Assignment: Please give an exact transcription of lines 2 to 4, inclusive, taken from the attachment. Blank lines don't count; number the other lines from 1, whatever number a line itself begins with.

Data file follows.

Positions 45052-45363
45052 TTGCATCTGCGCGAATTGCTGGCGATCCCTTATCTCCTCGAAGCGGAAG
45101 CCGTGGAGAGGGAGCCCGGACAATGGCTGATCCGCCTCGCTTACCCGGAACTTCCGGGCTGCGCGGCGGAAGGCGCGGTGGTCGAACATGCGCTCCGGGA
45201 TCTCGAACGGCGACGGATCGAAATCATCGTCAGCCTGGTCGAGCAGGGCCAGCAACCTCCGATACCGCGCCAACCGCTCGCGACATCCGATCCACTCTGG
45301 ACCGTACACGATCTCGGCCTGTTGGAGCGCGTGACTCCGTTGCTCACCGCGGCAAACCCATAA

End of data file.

45052 TTGCATCTGCGCGAATTGCTGGCGATCCCTTATCTCCTCGAAGCGGAAG
45101 CCGTGGAGAGGGAGCCCGGACAATGGCTGATCCGCCTCGCTTACCCGGAACTTCCGGGCTGCGCGGCGGAAGGCGCGGTGGTCGAACATGCGCTCCGGGA
45201 TCTCGAACGGCGACGGATCGAAATCATCGTCAGCCTGGTCGAGCAGGGCCAGCAACCTCCGATACCGCGCCAACCGCTCGCGACATCCGATCCACTCTGG